Tuesday, May 21, 2013

Keeping Kids in Church

WAY back in 2009, when I was the mom of one feisty 2 year old and a 4 month old, I wrote a post about children in church.  Now I'm the mom of a know-it-all 6 year old, a painfully stubborn 4 year old and a cute, but manipulative 2 year old.  Almost 4 years later the original post is still accurate, but I feel the need to add to it.

I wrote that article to shed light to what parents of small children go through in church and encourage them to keep going.  I was also telling myself to keep trucking along.  I have to report that it does get easier.  Gus didn't throw nearly as many fits, or have to be taken out as often as John.  And Anders, well, he's just Anders and he does things his way.  He's been somewhere in the middle.  I may not fully hear every sermon, but I hardly ever have to leave in the middle of church.  My former troublemaker John even follows along with the service and sings the liturgy and hymns with gusto and a very passionate vibrato.  This makes for one happy mom.

But as my children grow and I become more aware of other people and families than just the three little guys sitting next to me, I realize that it's not as smooth sailing from here as I thought it would be. I'm finding that children as young as 1st grade are enrolled in sports and leisure activities that take place on Sunday mornings.  And while I can't much fault the parents that have never been in church for making such a horrible decision, I can ask the parent who does attend church, 'Do you realize what you're teaching your kids?'

If you ask many regularly attending seniors in your average congregation, they'll tell you that their grown children don't attend church.  While some Christians like to blame an increasingly immoral and unchristian society for this decline, I would venture to guess that many of the adults that do not regularly attend church were never taught, through word or action, that church is important. When we as parents allow our kids to miss church for games or competitions, we are teaching our children that those things are more important.  And while we may initially tell ourselves that this is a one time occurrence, it more often than not becomes the norm.  Even in my small and relatively conservative area, there are at least 3 organizations I know of that regularly hold sporting events every Sunday morning.  The saddest part about this is that I really think if all of the church-going families would take a stand and say that their children would not attend events until after church, then most organizations would accommodate.  Parents don't mind making a big stink about something when it comes to their kids' best interest.  If they think their children are being shorted on playing time or being unfairly treated by coaches, they will not give up trying to right those wrongs.  But when the schedule denies their children the ability to hear God's word on Sunday morning, apparently that's not something worth making a big stink about.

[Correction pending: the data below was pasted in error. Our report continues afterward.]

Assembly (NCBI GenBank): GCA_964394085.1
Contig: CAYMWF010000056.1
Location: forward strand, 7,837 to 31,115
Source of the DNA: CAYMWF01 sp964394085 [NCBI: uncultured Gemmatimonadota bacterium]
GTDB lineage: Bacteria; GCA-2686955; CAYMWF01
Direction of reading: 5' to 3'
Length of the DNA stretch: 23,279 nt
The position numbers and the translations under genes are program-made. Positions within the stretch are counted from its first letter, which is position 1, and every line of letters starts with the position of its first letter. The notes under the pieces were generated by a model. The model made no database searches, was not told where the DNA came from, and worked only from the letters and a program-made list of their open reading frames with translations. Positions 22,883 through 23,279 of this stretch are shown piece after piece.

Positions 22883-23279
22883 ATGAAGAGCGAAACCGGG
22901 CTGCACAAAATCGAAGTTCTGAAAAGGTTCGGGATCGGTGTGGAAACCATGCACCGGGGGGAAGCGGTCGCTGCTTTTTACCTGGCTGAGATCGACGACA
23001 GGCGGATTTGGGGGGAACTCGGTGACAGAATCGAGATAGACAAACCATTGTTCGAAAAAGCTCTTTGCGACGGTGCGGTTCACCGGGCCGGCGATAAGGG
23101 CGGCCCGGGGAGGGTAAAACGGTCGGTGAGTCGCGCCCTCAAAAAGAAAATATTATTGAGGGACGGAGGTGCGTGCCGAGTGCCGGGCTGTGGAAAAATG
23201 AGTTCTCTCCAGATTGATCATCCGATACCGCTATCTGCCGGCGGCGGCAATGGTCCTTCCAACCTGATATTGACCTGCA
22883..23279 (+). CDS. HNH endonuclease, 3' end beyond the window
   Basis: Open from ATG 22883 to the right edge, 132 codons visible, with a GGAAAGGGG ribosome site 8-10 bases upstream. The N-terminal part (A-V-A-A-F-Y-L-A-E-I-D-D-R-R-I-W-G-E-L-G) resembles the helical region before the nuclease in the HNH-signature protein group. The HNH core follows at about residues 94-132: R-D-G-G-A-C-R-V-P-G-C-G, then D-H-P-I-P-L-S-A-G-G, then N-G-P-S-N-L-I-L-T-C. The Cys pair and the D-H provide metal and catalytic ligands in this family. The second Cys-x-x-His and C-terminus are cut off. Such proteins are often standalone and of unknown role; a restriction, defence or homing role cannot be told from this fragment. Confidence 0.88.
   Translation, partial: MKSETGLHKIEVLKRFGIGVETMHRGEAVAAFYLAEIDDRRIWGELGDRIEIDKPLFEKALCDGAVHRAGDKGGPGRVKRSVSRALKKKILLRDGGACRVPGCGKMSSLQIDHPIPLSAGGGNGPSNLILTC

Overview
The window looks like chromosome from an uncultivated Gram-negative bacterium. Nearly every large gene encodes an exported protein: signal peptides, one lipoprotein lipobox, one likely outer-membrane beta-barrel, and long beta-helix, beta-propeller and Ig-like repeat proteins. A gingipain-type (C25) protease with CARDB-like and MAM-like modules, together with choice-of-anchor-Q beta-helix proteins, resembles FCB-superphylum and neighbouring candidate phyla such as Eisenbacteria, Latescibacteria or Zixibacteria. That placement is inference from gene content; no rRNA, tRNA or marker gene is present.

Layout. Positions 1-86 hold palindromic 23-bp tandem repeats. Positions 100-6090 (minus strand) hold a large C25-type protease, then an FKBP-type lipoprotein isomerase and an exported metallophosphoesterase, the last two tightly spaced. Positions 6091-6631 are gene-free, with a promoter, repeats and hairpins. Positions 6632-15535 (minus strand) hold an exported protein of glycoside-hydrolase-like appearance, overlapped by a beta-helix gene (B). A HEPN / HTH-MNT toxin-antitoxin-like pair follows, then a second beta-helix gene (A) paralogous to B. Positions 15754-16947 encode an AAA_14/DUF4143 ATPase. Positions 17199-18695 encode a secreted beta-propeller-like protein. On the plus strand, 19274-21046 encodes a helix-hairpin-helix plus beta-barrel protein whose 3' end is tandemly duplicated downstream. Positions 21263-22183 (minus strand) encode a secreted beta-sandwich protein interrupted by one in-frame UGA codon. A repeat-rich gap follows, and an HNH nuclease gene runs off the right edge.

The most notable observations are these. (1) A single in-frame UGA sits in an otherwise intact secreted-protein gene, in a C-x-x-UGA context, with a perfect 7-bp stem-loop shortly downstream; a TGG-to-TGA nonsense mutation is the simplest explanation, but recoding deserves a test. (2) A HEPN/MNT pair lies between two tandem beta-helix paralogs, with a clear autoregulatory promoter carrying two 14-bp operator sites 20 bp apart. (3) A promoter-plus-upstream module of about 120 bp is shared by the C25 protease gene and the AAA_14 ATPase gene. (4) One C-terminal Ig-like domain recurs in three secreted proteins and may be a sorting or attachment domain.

I want my kids to be able to pursue their dreams.  If John's goal is to become a pro-golfer, then I will support him in every way I can.  But I want to support him in the right way.  I want to support him by teaching him that certain things are more important than golf, that we would have nothing without God.  I want him to know that the first commandment says "You shall have no other gods."  And that means that golf, dance, sleep, practice, games, hanging out with friends, vacation, and the world's biggest sale all come after we put God first.

Parents often think that, since kids are young, they can do these other things now and start attending church later.  They have plenty of time to get involved in church next season or next year.  That is such a farce!  If you, as their parent, protector, provider, and teacher don't tell them and show them how important church is now, how can you expect them to suddenly know that church is important when they become adults?

The next time you gather your children together on Sunday morning to attend your son's football game, or daughter's dance recital, remember the elderly couples in congregations that constantly struggle with sadness that their children no longer attend church.  There is a better way.  And while there are no guarantees that your children will never turn away from the Gospel, teaching them early and often that church is important will help to mold your child and their faith.

And if they do still turn away, as so many have, remember that we have a Good Shepherd who never stops searching for His lost lambs, no matter how long or how far they've strayed.

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